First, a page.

See what I mean about fact-checking?  This listing is for someone who lived and died in the South.  His service was in North Carolina.  And he may have died in Kentucky, but he’s buried in North Carolina:


Click to embiggen.

And there are some interesting clues here as well.  Note that both the Findagrave site and DAR list Joh(a)n Peter Edelman being born at sea?  What is interesting is that the headstone is too worn to read (clicking on the image, the author of this Findagrave page admits that).  Chances are that the gravestone probably reads something closer to the dates listed on the DAR website (though DAR could also be wrong, however less likely).  Instead the page for Findagrave was probably written up by a descendent who got the dates off Ancestry.com (that is how deep this confusion and misinformation goes).  In any event, it is clear that the Joh(a)n Peter Edelman from North Carolina is not the same one in Pennsylvania.  But there is more evidence to this fact!

(3) & (4) The spouses name listed in the Ancestry.com family tree search is also problematic.  Everyone, everywhere, lists one of two names for the wife of John Peter Edelman of Pennsylvania: Maria Elizabeth Zohn or Maria Elizabeth Tommer (they can’t both be right–but both can be wrong).  No indication is given from whence this name came, but I have an idea.  And those individuals who are using this name may not like what I’m about to share (because it throws a wrench into the entire ‘John Peter Edelman’ line).  I believe that the name Maria Elizabeth and the date of death (1804) comes from a record search on Ancestry.com that is continuously being mistaken for evidence of the wife of Johan Peter Edelman:


Click to embiggen and take a close look at the red-outlined names.

Notice anything about this church record?  There is a Maria Elizabeth Edelman listed, but see her father’s name: John George.  This is important, because I think her father was one of the John George Edelman’s who lived in the county–one of whom did exist and did live in Forks Township–the other lived in Allen Township.  It may be that Maria Elizabeth was a widow at this time and was going by her maiden name.  Either way, I do not believe we can make the claim without supporting court records that this is Maria Elizabeth Edelman, wife of a John Peter Edelman.  After all, Johan Peter is not listed on this form.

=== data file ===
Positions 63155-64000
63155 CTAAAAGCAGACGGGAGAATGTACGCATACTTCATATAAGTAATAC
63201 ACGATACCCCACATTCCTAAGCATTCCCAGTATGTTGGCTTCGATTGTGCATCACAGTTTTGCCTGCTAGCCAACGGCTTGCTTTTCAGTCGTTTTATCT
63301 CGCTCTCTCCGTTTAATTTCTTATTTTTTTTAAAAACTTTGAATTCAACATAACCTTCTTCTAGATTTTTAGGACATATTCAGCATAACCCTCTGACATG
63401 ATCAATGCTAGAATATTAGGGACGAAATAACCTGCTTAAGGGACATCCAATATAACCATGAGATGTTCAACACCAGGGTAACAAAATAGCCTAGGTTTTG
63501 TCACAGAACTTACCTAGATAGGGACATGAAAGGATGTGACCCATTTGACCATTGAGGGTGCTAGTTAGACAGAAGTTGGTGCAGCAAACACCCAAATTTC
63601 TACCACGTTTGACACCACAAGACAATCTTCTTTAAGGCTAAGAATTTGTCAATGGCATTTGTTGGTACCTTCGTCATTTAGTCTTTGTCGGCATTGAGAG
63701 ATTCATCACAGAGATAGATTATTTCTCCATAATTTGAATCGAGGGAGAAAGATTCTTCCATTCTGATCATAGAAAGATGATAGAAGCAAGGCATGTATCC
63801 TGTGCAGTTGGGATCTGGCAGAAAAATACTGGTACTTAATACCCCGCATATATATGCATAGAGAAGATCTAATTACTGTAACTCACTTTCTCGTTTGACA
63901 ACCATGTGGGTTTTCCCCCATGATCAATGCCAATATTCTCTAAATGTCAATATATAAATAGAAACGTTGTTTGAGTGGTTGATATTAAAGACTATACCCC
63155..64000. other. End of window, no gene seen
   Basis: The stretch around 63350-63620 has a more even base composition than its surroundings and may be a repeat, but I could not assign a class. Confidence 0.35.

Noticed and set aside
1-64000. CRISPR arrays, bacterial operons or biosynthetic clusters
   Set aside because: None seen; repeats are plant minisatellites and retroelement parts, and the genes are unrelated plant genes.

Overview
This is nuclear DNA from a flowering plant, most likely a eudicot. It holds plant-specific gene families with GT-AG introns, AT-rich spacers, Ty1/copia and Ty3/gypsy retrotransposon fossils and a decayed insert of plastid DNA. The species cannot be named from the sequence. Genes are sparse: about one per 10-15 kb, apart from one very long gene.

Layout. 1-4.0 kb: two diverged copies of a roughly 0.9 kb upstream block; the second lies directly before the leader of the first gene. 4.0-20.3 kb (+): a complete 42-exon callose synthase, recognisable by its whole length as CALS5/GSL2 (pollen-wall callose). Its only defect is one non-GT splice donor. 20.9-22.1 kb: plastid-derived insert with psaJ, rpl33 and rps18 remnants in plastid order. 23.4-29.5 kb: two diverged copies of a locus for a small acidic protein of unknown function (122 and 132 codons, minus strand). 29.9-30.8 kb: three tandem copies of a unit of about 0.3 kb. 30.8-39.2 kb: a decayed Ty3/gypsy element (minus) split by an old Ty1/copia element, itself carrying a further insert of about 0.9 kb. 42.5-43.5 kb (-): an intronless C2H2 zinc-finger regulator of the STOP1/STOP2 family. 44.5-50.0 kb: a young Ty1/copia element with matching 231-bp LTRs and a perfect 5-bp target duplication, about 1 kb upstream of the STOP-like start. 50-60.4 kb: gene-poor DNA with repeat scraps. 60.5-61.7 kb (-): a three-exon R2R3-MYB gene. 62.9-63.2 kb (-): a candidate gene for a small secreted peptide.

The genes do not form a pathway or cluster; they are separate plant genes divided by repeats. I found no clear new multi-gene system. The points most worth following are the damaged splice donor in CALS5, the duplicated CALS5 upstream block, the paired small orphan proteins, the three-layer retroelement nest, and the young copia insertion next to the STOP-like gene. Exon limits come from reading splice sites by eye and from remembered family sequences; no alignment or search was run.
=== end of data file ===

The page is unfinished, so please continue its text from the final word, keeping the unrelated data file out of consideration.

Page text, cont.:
But I do question whether or not there is a connection between Susanna Edelman and one of the John George Edelman’s of the region.  Is it possible that maybe a John George Edelman is the father of Susanna?  These records all indicate a conundrum.  Who is the father of my ancestor, Susanna Edelman?  I don’t know.  Was there a John Peter Edelman in Northampton at this time?    Possibly, but maybe not.  If so, when was he born?  When did he die?   Where is he buried?  Did he fight in the Revolution?  I have answers to zero of these questions.  And sometimes, without official records–which might exist at the courthouse (finding time to go is the trouble)–saying ‘I don’t know’ is the best answer that we can give.  But making bizarre assumptions, allowing our feelings to dictate how we view the evidence instead of common sense, that is a mistake.   And we must remember to be prudent in our research.  Sometimes accidents will happen and we’ll find ourselves contradicted–in those instances, we must be vigilant in the persuit of the truth and shed ourselves of our biases and accept the evidence for what it is and what it is not.  However, the evidence is out there, somewhere, and with a little digging we can find it.  But we all need a little critical thought now and then.  We owe that to ourselves and to each other.


One response to “Hand in Hand: Critical Thinking Skills and Ancestry Research

  1. There’s one hard and fast rule in serious genealogy. Never use the ancestry trees. Ever. Sometimes a primary record will turn up there, but there are better places to look. An Ancestry tree is often a crib sheet, copied many times over, with errors compounded. There are only rare exceptions here and there. Eyes on your own paper, and do your own work, and you won’t go wrong.